Aging is a progressive process associated with declining tissue function over time. Kynurenine, an oxidized metabolite of the essential amino acid tryptophan that increases in abundance with age, drives cellular processes of aging and dysfunction in many tissues, and recent work has focused on understanding the pathways involved in the harmful effects of kynurenine on bone. In this study, we sought to investigate the effects of controlled kynurenine administration on osteoblast bioenergetics, in vivo osteoblast abundance, and marrow fat accumulation. Additionally, as an extension of earlier studies with dietary administration of kynurenine, we investigated the effects of kynurenine on Hdac3 and NCoR1 expression and enzymatic deacetylase activity as potential mechanistic contributors to the effects of kynurenine on osteoblasts. Kynurenine administration suppressed cellular metabolism in osteoblasts at least in part through impaired mitochondrial respiration, and suppressed osteoblastic numbers in vivo with no concurrent effects on marrow adiposity. Deleterious effects of kynurenine treatment on osteoblasts were more pronounced in female models as compared to males. However, kynurenine treatment did not inhibit Hdac3's enzymatic deacetylase activity nor its repression of downstream glucocorticoid signaling. As such, future work will be necessary to determine the mechanisms by which increased kynurenine contributes to aging bone bioenergetics. The current study provides novel further support for the idea that kynurenine contributes to impaired osteoblastic function, and suggests that impaired matrix production by kynurenine-affected osteoblasts is attributed in part to impaired osteoblastic bioenergetics. As circulating kynurenine levels in increase with age, and human bone density inversely correlates with the serum kynurenine to tryptophan ratio, these mechanisms may have important relevance in the etiology and pathogenesis of osteoporosis in humans.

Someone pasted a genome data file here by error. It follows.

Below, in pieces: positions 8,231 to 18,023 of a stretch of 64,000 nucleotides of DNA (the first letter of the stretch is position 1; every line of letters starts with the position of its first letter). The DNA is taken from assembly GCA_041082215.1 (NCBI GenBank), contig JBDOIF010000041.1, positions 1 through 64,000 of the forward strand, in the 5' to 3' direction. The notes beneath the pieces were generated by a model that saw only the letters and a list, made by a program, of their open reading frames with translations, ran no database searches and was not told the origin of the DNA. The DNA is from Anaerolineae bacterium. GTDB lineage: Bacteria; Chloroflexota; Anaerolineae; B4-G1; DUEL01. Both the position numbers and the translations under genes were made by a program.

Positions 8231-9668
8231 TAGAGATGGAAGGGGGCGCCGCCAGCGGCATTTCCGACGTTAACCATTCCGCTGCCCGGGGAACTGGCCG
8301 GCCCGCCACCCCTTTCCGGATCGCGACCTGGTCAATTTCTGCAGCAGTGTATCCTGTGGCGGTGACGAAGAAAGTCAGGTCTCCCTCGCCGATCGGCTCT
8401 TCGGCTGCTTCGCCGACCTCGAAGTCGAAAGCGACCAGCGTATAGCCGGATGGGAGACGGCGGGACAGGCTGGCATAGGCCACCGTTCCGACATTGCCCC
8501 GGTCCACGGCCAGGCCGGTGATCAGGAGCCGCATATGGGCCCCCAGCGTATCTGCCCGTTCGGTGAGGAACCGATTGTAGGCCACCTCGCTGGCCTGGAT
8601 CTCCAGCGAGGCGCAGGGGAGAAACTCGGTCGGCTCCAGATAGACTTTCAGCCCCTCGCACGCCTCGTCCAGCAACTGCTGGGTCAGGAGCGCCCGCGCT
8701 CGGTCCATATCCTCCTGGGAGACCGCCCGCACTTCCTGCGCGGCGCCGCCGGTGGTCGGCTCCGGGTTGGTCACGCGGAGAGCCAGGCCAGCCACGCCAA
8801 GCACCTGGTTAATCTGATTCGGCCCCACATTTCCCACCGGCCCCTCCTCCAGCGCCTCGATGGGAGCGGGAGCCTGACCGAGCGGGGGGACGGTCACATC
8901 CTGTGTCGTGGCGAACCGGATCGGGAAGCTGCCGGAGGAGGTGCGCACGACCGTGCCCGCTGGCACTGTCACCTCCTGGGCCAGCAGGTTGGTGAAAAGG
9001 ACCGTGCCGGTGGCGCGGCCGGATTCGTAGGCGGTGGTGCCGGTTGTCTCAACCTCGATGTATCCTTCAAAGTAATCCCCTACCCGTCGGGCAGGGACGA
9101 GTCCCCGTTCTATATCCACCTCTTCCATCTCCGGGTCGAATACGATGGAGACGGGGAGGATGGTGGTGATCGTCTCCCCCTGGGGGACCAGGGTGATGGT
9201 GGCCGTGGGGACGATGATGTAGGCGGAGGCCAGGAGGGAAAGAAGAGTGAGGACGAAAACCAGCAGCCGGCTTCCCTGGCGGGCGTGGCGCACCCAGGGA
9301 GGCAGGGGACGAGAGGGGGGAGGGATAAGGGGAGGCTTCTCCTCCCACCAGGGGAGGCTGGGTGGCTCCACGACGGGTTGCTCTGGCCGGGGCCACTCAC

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http://dx.doi.org/10.1016/j.exger.2019.110818DOI Listing
http://www.ncbi.nlm.nih.gov/pmc/articles/PMC7003726PMC
February 2020

Delayed Administration of Angiotensin II Type 2 Receptor (AT2R) Agonist Compound 21 Prevents the Development of Post-stroke Cognitive Impairment in Diabetes Through the Modulation of Microglia Polarization.

Transl Stroke Res 2020 08 3;11(4):762-775. Epub 2019 Dec 3.

Department of Pathology and Laboratory Medicine, Medical University of South Carolina, 171 Ashley Ave. MSC, Charleston, SC, 908, USA.